5. Improve your blood sugar

Diabetes is an important risk factor for dementia. You can help prevent diabetes by eating right, exercising regularly, and staying lean. But if your blood sugar stays high, you'll need medication to achieve good control.

6. Improve your cholesterol

High levels of LDL ("bad") cholesterol are associated with an increased the risk of dementia. Diet, exercise, weight control, and avoiding tobacco will go a long way toward improving your cholesterol levels.

7. Consider low-dose aspirin

Some observational studies suggest that low-dose aspirin may reduce the risk of dementia, especially vascular dementia. Ask your doctor if you are a candidate.

8. Avoid tobacco

Smoking speeds up brain ageing (Lothian Birth Cohort 1936). The research found that smokers had a thinner cerebral cortex than non-smokers – in other words, smoking was destroying the grey matter in smokers. This is important because the cerebral cortex is a part of the brain that is crucial for thinking skills.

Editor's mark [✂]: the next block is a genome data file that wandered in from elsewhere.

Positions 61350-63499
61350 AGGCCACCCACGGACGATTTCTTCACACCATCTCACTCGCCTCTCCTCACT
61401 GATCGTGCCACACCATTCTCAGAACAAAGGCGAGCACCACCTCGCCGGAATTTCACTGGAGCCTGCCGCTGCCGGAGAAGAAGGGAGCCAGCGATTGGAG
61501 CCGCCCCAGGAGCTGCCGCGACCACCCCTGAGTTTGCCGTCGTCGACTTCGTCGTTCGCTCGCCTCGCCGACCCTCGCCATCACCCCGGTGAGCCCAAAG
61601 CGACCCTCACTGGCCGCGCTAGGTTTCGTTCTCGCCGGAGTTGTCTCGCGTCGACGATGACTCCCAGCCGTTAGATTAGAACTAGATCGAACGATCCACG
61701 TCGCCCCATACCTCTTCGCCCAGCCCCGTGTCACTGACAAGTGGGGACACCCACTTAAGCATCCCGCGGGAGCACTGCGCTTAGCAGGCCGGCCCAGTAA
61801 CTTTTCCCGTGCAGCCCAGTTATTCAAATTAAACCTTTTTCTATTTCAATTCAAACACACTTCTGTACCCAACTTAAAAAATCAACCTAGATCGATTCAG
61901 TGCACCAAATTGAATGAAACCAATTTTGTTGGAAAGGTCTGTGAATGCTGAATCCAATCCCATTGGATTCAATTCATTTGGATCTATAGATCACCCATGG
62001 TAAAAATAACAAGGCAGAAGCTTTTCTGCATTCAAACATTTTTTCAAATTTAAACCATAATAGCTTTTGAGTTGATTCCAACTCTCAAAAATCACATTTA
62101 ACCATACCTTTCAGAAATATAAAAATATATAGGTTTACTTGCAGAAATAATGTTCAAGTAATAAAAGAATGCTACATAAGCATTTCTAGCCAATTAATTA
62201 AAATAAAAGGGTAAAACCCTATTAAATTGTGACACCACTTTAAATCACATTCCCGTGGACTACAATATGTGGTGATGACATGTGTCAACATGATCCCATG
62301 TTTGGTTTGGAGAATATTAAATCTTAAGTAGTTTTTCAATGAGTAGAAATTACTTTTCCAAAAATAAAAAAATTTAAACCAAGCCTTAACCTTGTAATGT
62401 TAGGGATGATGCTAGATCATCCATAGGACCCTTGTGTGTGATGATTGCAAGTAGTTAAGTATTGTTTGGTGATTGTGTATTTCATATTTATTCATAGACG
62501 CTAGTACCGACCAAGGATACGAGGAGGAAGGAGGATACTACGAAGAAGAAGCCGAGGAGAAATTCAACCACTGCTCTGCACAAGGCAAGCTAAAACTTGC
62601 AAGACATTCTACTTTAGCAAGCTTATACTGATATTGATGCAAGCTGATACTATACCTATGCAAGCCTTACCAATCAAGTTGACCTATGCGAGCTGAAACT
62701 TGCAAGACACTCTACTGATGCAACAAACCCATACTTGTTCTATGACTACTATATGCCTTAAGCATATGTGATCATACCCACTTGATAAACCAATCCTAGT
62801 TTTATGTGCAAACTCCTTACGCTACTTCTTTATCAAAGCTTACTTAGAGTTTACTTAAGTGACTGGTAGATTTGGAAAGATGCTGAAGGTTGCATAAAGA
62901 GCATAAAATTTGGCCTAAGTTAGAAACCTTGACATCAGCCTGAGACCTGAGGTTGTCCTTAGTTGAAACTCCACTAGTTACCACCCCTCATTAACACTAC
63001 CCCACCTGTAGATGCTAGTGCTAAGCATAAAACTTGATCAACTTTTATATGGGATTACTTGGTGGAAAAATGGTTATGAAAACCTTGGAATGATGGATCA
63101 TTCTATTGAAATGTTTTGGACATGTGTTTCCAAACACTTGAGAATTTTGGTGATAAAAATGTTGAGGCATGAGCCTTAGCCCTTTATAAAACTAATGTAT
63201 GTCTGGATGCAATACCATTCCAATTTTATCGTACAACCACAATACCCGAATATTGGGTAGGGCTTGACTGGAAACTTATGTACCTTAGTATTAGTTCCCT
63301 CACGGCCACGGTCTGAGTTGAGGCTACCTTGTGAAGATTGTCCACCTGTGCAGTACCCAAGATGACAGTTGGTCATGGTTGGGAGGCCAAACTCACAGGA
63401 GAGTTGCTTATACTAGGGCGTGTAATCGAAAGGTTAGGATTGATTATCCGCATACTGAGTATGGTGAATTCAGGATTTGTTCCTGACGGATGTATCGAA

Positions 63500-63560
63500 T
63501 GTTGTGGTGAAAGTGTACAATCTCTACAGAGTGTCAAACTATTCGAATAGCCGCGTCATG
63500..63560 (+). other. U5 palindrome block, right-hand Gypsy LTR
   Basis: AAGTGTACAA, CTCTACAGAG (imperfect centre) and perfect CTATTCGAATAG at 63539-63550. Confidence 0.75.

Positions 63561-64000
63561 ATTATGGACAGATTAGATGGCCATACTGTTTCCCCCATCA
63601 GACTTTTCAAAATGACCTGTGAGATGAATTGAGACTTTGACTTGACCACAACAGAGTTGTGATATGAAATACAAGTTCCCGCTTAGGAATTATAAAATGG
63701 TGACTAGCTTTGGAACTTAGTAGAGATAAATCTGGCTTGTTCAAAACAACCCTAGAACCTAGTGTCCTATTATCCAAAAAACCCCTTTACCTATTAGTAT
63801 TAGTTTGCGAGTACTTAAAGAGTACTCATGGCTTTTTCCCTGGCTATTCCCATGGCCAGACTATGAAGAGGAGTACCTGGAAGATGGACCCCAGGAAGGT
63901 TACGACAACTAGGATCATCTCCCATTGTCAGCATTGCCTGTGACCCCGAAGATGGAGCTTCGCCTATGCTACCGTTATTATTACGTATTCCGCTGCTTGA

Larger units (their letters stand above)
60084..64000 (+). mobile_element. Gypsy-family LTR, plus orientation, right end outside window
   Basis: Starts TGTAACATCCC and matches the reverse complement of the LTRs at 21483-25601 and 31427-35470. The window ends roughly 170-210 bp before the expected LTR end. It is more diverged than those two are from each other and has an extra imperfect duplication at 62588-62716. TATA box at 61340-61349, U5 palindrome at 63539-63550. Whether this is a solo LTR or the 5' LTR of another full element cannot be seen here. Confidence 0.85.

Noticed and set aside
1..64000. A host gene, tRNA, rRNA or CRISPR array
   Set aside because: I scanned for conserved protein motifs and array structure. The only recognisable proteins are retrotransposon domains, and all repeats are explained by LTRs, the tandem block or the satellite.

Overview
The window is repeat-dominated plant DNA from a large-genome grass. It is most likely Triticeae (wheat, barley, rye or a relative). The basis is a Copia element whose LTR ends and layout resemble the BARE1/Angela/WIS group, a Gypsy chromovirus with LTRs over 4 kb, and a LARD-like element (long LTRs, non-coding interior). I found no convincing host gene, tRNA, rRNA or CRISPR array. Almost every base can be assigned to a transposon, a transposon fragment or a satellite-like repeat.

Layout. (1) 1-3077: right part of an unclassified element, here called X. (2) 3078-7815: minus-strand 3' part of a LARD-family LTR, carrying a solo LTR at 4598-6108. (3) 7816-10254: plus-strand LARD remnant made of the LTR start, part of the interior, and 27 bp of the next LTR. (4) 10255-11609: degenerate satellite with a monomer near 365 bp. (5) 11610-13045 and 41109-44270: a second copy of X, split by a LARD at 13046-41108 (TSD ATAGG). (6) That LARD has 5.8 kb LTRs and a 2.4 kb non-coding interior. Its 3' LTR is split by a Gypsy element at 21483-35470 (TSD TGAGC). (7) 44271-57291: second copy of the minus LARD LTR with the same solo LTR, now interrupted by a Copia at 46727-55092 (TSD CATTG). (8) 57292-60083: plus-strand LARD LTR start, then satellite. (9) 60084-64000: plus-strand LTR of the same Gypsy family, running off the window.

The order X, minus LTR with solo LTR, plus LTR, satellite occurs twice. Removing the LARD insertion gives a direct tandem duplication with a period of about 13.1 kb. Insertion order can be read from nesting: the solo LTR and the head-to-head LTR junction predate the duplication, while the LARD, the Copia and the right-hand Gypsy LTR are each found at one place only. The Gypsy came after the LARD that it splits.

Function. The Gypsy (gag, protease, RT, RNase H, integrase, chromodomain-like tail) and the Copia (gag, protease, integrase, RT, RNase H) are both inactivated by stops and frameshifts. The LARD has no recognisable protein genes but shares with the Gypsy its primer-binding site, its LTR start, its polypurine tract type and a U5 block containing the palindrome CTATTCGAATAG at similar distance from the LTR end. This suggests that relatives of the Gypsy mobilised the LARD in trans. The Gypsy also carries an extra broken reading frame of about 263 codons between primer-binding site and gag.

9. Don’t abuse alcohol

When a person drinks excessively, the liver cannot filter the alcohol fast enough, and this triggers immediate changes in the brain. If you choose to drink, limit yourself to two drinks a day.

10. Care for your emotions

People who are anxious, depressed, sleep-deprived, or exhausted tend to score poorly on cognitive function tests. Poor scores don't necessarily predict an increased risk of cognitive decline in old age, but good mental health and restful sleep are certainly important goals.

11. Protect your head